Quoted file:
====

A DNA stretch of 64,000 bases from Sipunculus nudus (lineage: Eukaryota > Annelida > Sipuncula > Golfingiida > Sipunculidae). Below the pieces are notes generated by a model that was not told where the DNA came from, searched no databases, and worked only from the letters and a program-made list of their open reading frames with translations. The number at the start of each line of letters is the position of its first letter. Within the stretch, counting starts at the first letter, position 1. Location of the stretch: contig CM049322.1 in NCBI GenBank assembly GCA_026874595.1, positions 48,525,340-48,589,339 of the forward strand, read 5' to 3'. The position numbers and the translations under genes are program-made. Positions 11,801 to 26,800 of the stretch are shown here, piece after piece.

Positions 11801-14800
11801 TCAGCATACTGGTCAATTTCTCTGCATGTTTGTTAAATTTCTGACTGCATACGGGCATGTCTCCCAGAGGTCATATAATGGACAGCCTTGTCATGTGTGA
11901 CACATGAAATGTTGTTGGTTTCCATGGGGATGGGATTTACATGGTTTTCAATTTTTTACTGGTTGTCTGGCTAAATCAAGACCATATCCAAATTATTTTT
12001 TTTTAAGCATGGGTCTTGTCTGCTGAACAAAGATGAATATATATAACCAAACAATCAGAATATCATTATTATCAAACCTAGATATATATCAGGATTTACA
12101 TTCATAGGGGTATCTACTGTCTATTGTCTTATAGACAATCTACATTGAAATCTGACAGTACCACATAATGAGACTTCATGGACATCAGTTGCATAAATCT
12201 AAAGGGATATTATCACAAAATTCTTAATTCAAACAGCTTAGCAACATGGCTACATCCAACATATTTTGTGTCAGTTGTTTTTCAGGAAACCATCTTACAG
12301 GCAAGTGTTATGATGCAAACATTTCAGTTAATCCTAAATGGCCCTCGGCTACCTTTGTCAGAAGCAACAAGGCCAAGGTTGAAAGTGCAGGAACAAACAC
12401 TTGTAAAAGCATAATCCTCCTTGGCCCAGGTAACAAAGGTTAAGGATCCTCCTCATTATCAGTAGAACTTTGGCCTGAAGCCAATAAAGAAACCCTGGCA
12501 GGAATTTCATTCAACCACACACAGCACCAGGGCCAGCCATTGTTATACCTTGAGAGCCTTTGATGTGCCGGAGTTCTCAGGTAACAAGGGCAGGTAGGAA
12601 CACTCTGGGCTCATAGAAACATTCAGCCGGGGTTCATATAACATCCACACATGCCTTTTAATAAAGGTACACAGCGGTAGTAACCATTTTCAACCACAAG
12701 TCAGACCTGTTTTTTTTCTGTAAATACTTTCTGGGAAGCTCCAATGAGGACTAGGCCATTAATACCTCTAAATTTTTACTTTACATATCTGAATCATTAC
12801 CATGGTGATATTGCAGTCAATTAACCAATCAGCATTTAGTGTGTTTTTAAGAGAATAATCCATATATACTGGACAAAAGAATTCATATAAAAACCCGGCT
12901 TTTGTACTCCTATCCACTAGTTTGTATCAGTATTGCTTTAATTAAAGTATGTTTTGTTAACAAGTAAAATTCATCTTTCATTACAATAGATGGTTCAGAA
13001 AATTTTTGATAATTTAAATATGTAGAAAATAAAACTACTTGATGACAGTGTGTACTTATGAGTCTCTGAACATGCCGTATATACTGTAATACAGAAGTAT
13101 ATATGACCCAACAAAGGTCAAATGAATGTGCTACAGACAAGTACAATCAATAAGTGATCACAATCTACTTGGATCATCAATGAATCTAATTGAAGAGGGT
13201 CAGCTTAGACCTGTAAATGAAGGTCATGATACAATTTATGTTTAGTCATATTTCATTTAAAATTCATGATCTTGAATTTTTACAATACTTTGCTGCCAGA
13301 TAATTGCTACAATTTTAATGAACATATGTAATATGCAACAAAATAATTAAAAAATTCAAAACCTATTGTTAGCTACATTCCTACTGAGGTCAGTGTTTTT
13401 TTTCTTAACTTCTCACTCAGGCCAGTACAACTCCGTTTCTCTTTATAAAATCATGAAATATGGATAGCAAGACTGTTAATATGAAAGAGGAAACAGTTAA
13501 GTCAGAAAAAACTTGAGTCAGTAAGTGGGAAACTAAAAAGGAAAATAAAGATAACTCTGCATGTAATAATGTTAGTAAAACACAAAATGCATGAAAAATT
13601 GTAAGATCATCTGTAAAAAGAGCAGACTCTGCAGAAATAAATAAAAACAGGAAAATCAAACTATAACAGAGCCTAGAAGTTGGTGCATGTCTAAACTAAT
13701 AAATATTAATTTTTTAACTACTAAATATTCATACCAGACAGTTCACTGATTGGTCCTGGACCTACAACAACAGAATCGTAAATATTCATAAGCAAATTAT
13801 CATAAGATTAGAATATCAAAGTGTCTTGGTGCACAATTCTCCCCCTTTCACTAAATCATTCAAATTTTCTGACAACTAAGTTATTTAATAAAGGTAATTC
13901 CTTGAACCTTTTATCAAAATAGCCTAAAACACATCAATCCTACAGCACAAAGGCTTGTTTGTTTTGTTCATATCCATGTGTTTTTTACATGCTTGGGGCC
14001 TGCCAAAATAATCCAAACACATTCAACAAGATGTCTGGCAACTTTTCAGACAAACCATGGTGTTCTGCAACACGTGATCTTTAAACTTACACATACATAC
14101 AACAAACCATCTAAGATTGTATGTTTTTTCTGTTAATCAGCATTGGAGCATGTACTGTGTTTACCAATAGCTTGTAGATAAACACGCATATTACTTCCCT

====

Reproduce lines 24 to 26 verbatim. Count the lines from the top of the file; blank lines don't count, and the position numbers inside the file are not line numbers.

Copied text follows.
13901 CTTGAACCTTTTATCAAAATAGCCTAAAACACATCAATCCTACAGCACAAAGGCTTGTTTGTTTTGTTCATATCCATGTGTTTTTTACATGCTTGGGGCC
14001 TGCCAAAATAATCCAAACACATTCAACAAGATGTCTGGCAACTTTTCAGACAAACCATGGTGTTCTGCAACACGTGATCTTTAAACTTACACATACATAC
14101 AACAAACCATCTAAGATTGTATGTTTTTTCTGTTAATCAGCATTGGAGCATGTACTGTGTTTACCAATAGCTTGTAGATAAACACGCATATTACTTCCCT